Condition scoring scales are based on assessing the following key features – fat coverage over the ribs, presence or absence of a waist behind the ribs if viewed from above, prominence or not of the hip bones and size of the abdomen. If you consider your dog’s body based on these criteria, you should be able to decide which of the following classifications best describes the condition of your dog:
It is easy to see your dog’s ribs, lumbar vertebrae, pelvic bones and all body prominences from a distance. There is no obvious body fat and clear evidence of muscle wastage.
Whilst you cannot easily see the ribs and the pelvic bones are not obviously prominent from a distance, your dog’s ribs are easily felt with no palpable fat. The tops of lumbar vertebrae are visible and there is an obvious abdominal tuck behind the ribs, as well as a clear waist when viewed from above.
A normal dog should have a distinct but not excessive covering of fat over the chest, through which the ribs are easily palpable. The abdomen tucked up when viewed from side, and there is a visible but not extensive waist when viewed from above. The pelvis and other bony prominences are well covered and not clearly visible.
A dog that is overweight will generally be carrying up to 20% extra weight compared to a normal dog, and this is generally laid down around the chest and abdomen, making it hard to feel the ribs, and giving the abdomen a full appearance, with little or no abdominal tuck. There is also very little or no waist visible from above, and there may also be obvious fatty deposits in the lumbar region and around the base of the tail.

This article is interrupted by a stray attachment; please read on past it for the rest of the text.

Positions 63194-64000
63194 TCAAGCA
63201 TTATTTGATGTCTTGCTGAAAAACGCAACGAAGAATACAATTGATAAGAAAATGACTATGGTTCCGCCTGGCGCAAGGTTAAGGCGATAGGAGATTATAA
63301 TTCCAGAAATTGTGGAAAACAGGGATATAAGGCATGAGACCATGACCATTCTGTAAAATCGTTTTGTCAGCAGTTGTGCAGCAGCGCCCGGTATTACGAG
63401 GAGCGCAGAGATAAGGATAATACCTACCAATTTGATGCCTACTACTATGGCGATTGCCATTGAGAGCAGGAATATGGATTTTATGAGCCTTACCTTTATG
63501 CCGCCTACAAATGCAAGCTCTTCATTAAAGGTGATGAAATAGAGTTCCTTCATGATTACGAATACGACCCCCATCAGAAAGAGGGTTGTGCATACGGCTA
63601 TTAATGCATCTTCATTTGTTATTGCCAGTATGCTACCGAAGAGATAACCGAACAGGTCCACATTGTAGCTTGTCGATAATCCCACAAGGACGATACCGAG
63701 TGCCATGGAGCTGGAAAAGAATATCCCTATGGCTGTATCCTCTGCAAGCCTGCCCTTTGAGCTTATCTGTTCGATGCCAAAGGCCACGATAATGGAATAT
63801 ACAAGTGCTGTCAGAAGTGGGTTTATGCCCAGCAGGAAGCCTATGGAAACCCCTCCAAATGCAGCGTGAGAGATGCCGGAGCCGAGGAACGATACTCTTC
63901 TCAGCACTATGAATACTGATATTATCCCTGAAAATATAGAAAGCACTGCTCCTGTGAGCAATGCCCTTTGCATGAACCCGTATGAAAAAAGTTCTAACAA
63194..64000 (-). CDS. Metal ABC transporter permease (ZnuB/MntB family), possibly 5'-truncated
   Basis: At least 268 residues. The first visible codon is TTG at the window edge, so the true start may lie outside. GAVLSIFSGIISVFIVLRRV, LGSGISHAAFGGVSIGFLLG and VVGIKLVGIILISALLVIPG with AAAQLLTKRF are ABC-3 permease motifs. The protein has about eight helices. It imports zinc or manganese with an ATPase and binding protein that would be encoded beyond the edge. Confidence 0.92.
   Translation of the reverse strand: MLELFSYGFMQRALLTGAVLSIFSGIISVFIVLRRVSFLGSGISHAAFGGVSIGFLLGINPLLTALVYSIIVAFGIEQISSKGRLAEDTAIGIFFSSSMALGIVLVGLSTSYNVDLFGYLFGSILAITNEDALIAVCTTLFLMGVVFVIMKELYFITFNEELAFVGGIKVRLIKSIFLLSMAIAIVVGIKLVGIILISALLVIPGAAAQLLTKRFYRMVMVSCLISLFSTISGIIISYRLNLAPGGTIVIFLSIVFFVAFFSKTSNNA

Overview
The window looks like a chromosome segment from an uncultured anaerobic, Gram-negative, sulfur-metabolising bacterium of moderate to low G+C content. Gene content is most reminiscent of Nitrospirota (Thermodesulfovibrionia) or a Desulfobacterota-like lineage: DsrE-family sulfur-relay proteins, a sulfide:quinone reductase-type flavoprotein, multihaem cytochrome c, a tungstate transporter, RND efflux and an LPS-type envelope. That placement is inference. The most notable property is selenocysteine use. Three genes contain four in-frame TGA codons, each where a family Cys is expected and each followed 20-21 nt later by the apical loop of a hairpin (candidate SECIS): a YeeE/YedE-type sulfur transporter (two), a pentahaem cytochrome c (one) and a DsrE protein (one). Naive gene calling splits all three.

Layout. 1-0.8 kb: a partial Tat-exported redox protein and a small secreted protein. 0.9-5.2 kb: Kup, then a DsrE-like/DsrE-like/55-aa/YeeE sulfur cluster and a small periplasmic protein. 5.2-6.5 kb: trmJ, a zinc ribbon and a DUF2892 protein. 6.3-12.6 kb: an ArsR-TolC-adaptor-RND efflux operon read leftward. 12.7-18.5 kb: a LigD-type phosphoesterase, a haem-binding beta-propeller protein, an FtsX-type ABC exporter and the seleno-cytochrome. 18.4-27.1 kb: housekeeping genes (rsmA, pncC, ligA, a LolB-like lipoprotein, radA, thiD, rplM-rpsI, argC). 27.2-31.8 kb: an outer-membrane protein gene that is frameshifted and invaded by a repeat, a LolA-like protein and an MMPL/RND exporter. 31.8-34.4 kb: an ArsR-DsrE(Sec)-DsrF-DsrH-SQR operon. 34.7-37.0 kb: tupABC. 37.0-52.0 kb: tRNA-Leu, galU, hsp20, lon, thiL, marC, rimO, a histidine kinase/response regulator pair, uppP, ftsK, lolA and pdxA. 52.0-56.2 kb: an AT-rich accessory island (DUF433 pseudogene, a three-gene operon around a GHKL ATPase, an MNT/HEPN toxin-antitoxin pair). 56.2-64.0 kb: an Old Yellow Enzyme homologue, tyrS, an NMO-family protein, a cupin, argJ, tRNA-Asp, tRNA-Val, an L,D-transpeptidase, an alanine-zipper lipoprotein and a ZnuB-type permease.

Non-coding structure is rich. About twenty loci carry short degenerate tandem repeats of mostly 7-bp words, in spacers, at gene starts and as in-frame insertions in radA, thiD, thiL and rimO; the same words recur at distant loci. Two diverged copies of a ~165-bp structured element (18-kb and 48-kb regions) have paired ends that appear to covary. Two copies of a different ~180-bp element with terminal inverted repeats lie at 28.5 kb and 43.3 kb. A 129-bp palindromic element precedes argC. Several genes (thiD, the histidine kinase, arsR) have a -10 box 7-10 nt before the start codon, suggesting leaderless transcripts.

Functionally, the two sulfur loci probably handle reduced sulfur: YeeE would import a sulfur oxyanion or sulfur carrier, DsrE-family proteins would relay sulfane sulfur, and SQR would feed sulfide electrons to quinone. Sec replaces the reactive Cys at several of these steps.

Dogs carrying more than 20% extra weight are classified as obese and these dogs will have large fat deposits over their chest, neck, spine and tail base. They have no waist or abdominal tuck behind the ribs, and their abdomens often appear distended.
Note: Dogs with a heavy coat may be harder to assess, it may be easier to check their condition after a bath or swimming when the coat is wet. Sighthounds such as Whippets, Saluki, Borzoi, Greyhounds and their crosses (lurchers and longdogs) are naturally very lean, with little body fat and are very light framed, these dogs are an exception on the body condition score and are healthiest when their score is closer to 2/5 with the ribs being visible alongside their musculature, they would only be considered thin if they do not have good muscle cover to protect their bony prominences.